Jolly Rogers redux

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 306-308 Melbourne Rd, Newport. Phone: 9399 5499

UPDATE 26/1/12: This restaurant has closed down. Becoming, according to a post on Urbanspoon, a Subway! Booo!

It doesn’t take much venturing into the world of Australian food blogging to discover passions, threads, posts, discussions, debates and controversies.

Some of the topics such hot air revolves around include blog adverts, paid posts (in which a blogger writes a post about a product or service for payment) and freebie meals.

For the time being at least, we like the clean, uncluttered look of our site so it will remain advert-free.

As well, we are somewhat horrified at the sense of entitlement some bloggers display.

As hopelessly naive as it may seem, we continue to consider ourselves customers, food fans and amateur sleuths who have more in common with anoraks of the train-spotting variety than with any sort of professional restaurant reviewers.

Yet when an American friend asked, “Are you a restaurant reviewer?”, well I had to concede that, yes, we write restaurant reviews, so …

Still, we try to do our thing as discreetly as possible when enjoying our outings.

Truth is, many places simply ignore – or couldn’t care less about – the surreptitious note-taking and photography going on.

Plenty more, though, pick up on it straight away, which can sometimes lead to comical standoffs over our determination to pay for our meals.

It’s a fine line we’re trying to tread, but some situations seem to require a degree of graciousness, ones in which continual refusal could be considered plain rudeness.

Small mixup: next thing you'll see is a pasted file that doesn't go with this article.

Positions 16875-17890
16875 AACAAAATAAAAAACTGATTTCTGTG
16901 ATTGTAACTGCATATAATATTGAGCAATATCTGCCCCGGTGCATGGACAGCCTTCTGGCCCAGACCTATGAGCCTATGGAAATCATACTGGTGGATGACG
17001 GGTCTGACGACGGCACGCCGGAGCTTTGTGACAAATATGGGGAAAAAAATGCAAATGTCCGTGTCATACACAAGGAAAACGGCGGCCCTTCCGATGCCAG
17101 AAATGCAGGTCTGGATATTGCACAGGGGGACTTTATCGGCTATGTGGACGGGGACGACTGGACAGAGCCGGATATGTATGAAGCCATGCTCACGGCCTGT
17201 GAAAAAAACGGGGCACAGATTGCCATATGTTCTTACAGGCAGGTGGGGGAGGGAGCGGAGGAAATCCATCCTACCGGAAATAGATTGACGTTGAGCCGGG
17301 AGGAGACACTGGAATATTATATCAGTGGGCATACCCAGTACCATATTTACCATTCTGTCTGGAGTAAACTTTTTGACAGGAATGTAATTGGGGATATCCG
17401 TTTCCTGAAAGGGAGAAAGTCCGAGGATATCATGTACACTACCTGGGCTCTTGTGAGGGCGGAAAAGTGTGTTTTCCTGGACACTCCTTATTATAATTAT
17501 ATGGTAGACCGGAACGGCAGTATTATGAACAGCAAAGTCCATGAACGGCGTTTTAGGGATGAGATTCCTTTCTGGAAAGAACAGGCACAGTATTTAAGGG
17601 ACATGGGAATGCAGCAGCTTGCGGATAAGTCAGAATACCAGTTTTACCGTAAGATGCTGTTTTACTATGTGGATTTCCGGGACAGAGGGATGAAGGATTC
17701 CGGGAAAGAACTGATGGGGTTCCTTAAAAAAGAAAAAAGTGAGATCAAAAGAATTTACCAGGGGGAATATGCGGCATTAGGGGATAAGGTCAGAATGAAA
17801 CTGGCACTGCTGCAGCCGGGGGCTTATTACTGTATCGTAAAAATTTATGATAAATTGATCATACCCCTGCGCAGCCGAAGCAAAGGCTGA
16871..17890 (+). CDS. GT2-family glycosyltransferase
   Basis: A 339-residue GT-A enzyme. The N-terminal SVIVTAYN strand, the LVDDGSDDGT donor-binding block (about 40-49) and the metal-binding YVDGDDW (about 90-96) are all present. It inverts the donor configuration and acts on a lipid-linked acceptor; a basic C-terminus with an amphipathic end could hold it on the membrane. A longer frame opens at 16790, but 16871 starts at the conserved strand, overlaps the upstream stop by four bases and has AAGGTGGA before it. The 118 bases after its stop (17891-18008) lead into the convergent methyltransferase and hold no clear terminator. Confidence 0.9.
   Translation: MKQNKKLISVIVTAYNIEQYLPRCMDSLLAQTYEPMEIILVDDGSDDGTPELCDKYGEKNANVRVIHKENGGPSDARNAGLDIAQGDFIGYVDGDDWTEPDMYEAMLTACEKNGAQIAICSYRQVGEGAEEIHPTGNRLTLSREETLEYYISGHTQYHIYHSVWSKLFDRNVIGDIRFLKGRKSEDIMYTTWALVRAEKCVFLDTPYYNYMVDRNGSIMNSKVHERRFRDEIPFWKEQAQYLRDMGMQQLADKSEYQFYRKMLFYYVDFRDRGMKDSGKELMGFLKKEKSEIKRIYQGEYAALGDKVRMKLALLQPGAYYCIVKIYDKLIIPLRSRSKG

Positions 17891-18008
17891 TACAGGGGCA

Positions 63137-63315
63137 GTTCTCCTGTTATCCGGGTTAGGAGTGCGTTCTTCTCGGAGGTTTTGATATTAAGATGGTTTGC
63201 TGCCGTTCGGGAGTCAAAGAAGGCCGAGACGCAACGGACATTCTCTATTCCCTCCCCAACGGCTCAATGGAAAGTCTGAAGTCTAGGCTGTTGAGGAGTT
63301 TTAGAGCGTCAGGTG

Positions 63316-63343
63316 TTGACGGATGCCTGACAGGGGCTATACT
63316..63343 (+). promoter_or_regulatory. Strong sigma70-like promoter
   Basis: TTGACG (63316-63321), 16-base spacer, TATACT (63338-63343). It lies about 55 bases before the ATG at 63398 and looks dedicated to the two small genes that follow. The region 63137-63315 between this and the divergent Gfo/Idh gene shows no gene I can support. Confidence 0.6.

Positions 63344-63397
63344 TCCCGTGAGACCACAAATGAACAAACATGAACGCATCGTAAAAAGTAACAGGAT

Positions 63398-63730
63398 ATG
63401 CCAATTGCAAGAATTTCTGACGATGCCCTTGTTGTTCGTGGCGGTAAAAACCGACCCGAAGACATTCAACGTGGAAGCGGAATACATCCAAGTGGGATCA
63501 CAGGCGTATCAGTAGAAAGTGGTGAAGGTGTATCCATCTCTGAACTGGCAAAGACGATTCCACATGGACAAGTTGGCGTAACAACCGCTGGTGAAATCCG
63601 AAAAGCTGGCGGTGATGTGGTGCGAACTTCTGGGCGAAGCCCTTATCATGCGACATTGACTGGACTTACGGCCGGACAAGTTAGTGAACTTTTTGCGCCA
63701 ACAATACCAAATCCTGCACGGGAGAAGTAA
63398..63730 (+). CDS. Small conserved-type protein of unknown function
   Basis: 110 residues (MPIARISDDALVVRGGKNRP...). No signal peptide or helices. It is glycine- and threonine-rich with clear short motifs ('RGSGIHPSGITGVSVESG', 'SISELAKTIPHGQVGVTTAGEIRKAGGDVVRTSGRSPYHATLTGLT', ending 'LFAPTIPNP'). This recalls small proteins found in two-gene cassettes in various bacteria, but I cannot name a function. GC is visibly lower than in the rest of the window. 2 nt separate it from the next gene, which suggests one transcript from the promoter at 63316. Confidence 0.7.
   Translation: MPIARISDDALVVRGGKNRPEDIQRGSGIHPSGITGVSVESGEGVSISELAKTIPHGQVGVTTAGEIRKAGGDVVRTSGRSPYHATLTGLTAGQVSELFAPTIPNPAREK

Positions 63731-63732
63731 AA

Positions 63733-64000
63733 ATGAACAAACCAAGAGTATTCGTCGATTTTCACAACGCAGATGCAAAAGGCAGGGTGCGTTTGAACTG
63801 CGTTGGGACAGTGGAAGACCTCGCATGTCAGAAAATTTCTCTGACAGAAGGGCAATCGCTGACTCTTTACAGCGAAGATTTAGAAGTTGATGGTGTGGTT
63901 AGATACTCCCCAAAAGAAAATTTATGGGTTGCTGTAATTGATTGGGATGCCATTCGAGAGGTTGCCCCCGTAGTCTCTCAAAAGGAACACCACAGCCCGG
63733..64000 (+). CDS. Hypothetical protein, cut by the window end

This is especially so when we’ve returned to an establishment after posting a piece full of enthusiastic praise.

So, yes, we have accepted complementary coffees along the way – not to mention a single, superb gulab jamun and other sample treats. We hope like hell we have not become hopelessly compromised in the process!

Such a situation arose on a dark and stormy Thursday night on which I was very happy to take Bennie to Jolly Rogers as a follow-up to my own recent solo foray there.

On that visit, co-owner Anthony Scarlata had raved about his char-grilled calamari.

Sure enough, after we had placed our order for a burger ‘n’ chips meal, out came a sample plate of said calamari courtesy of the chef.

What were we meant to do? Send it back to the kitchen?

In any case, Anthony is right to be proud of this dish.

My calamari-loving son thought it was merely good; his dad thought it was sensational.

Resting on a bed of lovely brown rice, were about a dozen strands of ultra-tender and tasty calamari that had been grilled for about five minutes and then dressed with olive oil infused with lemon zest.

The char-grilled calamari comes in $9.95 and $13.95 sizes.

That “little bit extra” and our hearty appetites meant we over-ordered somewhat:

Bennie dug the onion rings ($4.95), which were done in the American style. Dad, being so enamoured these days with the lighter style of Indian onion bhaji, was not so impressed.

Large chips ($4.95) were, as on the previous visit, OK.

Our burgers – Jolly’s ($7.50) for dad, Lot ($8.95) for Bennie – were perplexing.